This collaborative spirit is evident not only in Taylor’s graphically bold yet sensitive illustrations, but also in the titular poem of the collection, which itself was inspired by both Hughes’ mentor, the Southern Black educator and civil rights activist Mary McLeod Bethune, and a Black woman called “Cookie Belle” who served as Taylor’s grandmother’s cook while he was growing up in Washington, D. C.; Taylor referred to her as “very much the [family] matriarch,” and that, “Through her, I became aware even as a boy of all sorts of racial obtuseness and racial disadvantages in Washington.” 

The Negro Mother was an instant success: Hughes sold nearly 100 copies alone at the YMCA he was living at on West 135th Street, and Van Vechten wrote him that composer Aaron Copland was so moved by the title poem that he wanted to set it to music. A contemporary critic noted, “[Hughes] does not speak for the Negro. He speaks as a Negro. And one accepts his poetry not as propaganda but as a finished artist’s contribution to America’s writings.”

To further promote the booklet, Hughes embarked on an extensive tour of the American South, reading for rapturous audiences from Philadelphia to Birmingham, which resulted in his entire remaining stock of The Negro Mother selling out in just one week (Taylor quickly sent replenishments from New York). It was such a popular item, in fact, that Hughes joked to Van Vechten that in Birmingham they “sold like reefers on 131sth Street.” The tour also impacted Hughes both intellectually and emotionally;
on March 5, 1932, he wrote to Edwin Embree of the Rosenwald Fund, “I feel for the first time, I have met the South. I have talked with many white Southerners, and thousands of Negroes, teachers, students, and towns people. I know now attitudes and complexes I had not realized before.” 

In all, Golden Stair Press would issue three separate printings of The Negro Mother booklet, with the final published in February 1932. (Illustrated broadsides of individual poems in the collection were also created.) Hughes references this last printing in a letter to Taylor from Texas that month: “I hope I shall receive the third edition of the ‘Negro Mother’ soon, as we are all sold out.”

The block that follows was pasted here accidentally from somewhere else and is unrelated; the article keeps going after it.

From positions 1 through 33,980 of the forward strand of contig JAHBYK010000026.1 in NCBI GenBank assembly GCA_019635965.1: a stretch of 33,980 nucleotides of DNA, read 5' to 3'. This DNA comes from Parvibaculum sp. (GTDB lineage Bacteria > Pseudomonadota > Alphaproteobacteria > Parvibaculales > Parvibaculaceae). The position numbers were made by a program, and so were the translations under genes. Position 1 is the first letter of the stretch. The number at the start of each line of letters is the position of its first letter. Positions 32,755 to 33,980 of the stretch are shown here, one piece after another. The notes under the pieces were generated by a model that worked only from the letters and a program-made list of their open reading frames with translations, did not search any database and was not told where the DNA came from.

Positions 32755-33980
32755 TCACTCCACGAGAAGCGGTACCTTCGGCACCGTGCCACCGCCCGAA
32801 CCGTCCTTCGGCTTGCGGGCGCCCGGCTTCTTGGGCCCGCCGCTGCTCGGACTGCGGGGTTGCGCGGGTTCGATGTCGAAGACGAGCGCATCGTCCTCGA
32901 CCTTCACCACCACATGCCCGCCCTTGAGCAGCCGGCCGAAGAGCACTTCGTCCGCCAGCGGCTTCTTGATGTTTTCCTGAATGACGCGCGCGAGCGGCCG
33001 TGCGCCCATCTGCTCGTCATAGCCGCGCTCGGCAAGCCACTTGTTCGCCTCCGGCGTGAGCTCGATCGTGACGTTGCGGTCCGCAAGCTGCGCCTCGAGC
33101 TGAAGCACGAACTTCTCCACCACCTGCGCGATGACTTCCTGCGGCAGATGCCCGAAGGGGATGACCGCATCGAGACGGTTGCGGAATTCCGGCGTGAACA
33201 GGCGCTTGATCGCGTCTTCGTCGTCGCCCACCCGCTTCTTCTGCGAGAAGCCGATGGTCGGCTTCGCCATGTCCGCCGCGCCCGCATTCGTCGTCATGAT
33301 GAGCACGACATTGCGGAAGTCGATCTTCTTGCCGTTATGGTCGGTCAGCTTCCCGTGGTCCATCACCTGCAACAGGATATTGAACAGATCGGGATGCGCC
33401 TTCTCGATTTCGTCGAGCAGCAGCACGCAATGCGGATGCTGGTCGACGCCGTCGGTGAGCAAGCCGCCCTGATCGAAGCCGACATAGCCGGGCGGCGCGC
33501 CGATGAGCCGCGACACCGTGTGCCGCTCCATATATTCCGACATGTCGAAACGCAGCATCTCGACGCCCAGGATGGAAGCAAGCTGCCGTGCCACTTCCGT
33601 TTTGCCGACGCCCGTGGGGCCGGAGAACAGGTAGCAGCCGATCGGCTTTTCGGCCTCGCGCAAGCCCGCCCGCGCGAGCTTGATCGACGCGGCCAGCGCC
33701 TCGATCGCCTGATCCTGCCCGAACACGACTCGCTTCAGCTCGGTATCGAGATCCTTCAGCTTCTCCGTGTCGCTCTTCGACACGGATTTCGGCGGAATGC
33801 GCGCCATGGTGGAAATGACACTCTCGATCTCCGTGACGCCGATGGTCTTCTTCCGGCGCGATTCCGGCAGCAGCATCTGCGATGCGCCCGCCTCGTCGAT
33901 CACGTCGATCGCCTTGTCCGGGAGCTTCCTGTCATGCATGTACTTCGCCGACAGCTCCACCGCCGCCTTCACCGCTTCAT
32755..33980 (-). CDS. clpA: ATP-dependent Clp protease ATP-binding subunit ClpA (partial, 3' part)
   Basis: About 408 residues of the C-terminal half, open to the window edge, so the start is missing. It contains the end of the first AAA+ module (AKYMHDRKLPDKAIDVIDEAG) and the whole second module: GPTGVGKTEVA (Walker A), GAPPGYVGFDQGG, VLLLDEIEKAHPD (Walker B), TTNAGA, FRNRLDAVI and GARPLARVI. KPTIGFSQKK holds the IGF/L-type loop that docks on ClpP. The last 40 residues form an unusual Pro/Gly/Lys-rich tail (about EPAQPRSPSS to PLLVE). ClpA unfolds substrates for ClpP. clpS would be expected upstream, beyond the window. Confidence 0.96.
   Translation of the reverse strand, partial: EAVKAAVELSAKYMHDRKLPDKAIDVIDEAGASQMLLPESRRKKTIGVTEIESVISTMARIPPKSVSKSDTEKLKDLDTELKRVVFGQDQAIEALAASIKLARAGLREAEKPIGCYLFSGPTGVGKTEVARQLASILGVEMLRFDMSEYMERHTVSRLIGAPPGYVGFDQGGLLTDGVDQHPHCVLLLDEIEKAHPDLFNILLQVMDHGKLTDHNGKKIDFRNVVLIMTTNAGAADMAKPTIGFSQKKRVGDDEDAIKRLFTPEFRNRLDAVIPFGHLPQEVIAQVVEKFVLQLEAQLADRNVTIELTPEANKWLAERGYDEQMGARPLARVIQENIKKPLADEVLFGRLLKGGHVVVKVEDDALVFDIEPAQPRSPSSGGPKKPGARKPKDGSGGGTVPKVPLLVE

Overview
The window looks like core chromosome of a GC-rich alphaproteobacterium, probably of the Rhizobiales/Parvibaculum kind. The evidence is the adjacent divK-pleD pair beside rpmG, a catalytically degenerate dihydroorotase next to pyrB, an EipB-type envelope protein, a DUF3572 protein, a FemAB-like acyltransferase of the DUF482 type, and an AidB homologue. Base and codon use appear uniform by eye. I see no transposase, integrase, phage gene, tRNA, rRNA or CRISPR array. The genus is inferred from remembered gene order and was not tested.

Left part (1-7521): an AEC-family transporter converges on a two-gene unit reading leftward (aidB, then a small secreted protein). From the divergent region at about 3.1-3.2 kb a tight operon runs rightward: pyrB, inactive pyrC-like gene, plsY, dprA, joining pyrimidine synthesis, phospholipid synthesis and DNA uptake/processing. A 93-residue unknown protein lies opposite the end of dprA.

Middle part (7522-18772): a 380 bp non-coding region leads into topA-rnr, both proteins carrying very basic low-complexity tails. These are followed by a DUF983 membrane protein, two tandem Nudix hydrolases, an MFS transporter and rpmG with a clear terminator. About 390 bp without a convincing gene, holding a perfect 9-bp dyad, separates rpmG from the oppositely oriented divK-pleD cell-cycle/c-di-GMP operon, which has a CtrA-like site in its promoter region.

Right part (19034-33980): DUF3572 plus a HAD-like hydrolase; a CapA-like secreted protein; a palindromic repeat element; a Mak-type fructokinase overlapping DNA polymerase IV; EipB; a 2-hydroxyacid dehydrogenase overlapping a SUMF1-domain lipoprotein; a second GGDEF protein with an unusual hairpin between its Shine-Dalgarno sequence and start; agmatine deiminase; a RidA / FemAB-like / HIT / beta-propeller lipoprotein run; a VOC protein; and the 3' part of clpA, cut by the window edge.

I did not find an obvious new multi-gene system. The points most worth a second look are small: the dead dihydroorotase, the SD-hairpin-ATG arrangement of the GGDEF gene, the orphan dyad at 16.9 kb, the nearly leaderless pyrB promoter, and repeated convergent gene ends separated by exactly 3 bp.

This copy was part of the first printing in October 1931, and while there is no reliable account of the number originally issued, based on the necessity for a third printing just four months later, it was clearly small. One of Hughes’ several reasons for producing the booklet himself was to keep the cost low enough so Black readers could afford to buy it, so most were printed cheaply and priced at just 25 cents each. However, a limited number—some sources state 17, though it could be as high as 20–25—were set aside to be hand-colored by Taylor, then signed by both him and Hughes, and priced slightly higher at 75 cents apiece; one of these copies is in the Prentiss Taylor collection at the Archives of American Art, with the “7” in the price added in holograph. 

It appears there may have been an additional subset of the first printing, though. The wrappers of most copies are on yellow or light orange stock, yet this copy was published on tan, handmade Roma paper; other examples of this version are at Yale and quite possibly the Morgan Library, where the copy in the Burden Collection is described as being in “brown” wrappers. These may have been created as special proofs for presentation by the publishers to friends, family, and other associates, and could explain why the copies on Roma are among the very first inscribed copies of Negro Mother. As this copy is dated October 11, 1931, and is the only one known to be inscribed—effusively so—by Hughes to Taylor, his partner on the project, it is thus exceptionally rare. 

Provenance: Prentiss Taylor’s estate via Rod Quiroz of Washington, D. C.